In the post-'Mutiny' period, the British administrators remained highly suspicious of the Indian populace. However, attempts were also made to bridge the gap between the British Raj and the 'persistently belligerent class' described as a 'source of permanent danger to the Indian Empire'. W.W. Hunter's book, written over a century ago, is a fascinating account of the possible causes behind the rising fanaticism among a section of Indian Muslims. Hunter argues in his book that the education and persuasion of Muslims was a better option for the British as 'a death in the cause of religion has in all ages sufficed to illuminate a life of infamy.'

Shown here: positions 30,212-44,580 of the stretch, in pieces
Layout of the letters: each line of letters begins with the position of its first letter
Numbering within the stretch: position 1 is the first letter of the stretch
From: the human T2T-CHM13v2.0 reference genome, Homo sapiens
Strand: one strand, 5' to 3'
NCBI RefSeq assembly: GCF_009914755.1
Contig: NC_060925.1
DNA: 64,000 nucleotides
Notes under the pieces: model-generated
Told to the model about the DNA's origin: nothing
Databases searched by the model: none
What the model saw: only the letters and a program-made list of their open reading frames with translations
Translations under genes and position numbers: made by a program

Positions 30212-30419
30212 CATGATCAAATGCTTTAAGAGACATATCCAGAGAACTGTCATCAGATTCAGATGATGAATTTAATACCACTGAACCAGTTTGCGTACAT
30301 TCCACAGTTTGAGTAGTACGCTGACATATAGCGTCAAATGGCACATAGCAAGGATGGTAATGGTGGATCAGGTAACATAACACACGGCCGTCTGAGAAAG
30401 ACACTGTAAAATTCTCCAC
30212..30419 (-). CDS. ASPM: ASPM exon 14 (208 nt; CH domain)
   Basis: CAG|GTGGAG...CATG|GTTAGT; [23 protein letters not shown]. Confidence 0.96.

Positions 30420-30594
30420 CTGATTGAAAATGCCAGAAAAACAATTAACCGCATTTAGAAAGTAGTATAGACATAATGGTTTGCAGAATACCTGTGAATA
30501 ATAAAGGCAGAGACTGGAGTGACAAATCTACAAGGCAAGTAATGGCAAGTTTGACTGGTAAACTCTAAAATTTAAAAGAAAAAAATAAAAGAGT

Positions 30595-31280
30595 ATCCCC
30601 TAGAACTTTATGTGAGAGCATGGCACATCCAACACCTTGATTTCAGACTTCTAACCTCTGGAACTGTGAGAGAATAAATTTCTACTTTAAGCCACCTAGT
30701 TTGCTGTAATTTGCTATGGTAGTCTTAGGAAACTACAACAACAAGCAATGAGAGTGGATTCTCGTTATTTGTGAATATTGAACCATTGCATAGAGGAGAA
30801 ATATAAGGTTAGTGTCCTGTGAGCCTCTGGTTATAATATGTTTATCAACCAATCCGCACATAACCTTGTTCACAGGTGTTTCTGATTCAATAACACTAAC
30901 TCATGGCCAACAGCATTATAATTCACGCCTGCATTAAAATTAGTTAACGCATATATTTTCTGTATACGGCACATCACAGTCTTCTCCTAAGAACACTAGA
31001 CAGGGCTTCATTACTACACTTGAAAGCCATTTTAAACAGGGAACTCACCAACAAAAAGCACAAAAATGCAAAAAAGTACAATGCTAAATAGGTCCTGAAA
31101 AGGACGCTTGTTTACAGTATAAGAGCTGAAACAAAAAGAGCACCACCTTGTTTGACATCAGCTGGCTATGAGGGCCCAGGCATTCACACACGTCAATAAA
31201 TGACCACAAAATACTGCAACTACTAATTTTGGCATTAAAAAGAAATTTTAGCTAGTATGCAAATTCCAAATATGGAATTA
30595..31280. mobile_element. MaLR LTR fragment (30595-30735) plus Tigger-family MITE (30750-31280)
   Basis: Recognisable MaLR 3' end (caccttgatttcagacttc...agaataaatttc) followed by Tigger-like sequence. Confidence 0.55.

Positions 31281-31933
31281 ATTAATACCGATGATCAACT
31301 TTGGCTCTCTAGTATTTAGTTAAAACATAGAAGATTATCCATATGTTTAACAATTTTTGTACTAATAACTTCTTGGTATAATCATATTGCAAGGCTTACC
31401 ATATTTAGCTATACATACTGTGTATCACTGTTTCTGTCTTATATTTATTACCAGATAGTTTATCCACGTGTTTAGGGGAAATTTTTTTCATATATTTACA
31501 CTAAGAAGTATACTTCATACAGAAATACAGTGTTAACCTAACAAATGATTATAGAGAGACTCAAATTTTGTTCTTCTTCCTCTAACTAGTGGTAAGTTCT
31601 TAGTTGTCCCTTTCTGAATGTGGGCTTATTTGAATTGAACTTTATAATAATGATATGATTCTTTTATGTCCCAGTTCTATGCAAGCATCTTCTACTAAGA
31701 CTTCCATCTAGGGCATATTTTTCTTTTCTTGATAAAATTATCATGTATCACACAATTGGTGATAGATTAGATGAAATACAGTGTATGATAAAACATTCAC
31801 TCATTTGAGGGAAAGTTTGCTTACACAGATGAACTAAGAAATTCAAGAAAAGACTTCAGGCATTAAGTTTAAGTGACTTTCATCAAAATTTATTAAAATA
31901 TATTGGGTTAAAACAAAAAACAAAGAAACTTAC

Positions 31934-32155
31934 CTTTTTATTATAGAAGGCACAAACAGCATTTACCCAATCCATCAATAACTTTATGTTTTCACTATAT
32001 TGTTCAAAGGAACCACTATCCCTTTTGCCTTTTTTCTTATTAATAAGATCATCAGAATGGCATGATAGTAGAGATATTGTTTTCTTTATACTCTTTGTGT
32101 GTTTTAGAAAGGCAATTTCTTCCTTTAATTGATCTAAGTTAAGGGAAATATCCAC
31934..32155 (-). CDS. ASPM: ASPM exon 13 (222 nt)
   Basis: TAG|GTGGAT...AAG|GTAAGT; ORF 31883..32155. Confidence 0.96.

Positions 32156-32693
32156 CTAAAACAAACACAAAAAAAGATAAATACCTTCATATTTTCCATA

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Sir William Wilson Hunter KCSI CIE (15 July 1840 – 6 February 1900) was a Scottish historian, statistician, a compiler and a member of the Indian Civil Service. He is most known for The Imperial Gazetteer of India on which he started working in 1869, and which was eventually published in nine volumes in 1881 and later as a twenty-six volume set after his death. In response to Mayo's question on 30 May 1871 of whether the Indian Muslims are "bound by their religion to rebel against the Queen" Hunter completed his influential work The Indian Musalmans in mid-June 1871 and later published it as a book in mid-August of the same year.
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Book Description Rupa & Co., New Delhi, India. Paperback. Book Condition: New. Reprint. Printed Pages: 229. Size: 15 x 23 Cm. Bookseller Inventory # 035357